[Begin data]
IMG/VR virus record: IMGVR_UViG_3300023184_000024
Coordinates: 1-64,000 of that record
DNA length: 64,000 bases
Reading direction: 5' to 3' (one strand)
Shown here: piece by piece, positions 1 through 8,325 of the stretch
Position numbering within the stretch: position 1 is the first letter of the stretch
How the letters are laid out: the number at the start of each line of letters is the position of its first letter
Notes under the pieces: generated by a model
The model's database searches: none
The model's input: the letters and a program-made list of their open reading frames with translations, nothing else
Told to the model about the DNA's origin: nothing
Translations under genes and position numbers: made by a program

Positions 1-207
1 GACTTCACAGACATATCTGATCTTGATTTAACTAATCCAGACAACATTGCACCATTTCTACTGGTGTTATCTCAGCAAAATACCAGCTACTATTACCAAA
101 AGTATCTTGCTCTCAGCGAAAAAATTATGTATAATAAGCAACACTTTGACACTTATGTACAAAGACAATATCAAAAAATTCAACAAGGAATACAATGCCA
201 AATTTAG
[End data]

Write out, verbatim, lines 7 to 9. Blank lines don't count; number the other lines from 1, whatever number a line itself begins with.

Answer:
How the letters are laid out: the number at the start of each line of letters is the position of its first letter
Notes under the pieces: generated by a model
The model's database searches: none